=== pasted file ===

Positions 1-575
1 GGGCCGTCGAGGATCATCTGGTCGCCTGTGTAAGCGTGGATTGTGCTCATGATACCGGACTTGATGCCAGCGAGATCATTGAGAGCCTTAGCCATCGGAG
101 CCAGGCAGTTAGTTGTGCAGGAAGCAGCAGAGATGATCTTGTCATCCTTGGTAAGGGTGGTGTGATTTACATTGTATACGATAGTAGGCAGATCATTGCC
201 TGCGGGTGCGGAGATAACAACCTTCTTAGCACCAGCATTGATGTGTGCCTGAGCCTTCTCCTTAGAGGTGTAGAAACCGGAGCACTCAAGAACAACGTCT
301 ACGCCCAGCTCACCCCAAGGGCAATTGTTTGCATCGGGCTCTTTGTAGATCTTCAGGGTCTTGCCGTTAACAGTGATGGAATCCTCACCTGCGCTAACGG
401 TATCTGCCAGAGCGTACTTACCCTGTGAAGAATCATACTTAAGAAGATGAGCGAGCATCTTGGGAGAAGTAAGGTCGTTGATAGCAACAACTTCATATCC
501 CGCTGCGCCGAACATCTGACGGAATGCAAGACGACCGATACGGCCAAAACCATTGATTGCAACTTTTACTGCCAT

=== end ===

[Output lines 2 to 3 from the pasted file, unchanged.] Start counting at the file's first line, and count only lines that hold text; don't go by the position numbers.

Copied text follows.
1 GGGCCGTCGAGGATCATCTGGTCGCCTGTGTAAGCGTGGATTGTGCTCATGATACCGGACTTGATGCCAGCGAGATCATTGAGAGCCTTAGCCATCGGAG
101 CCAGGCAGTTAGTTGTGCAGGAAGCAGCAGAGATGATCTTGTCATCCTTGGTAAGGGTGGTGTGATTTACATTGTATACGATAGTAGGCAGATCATTGCC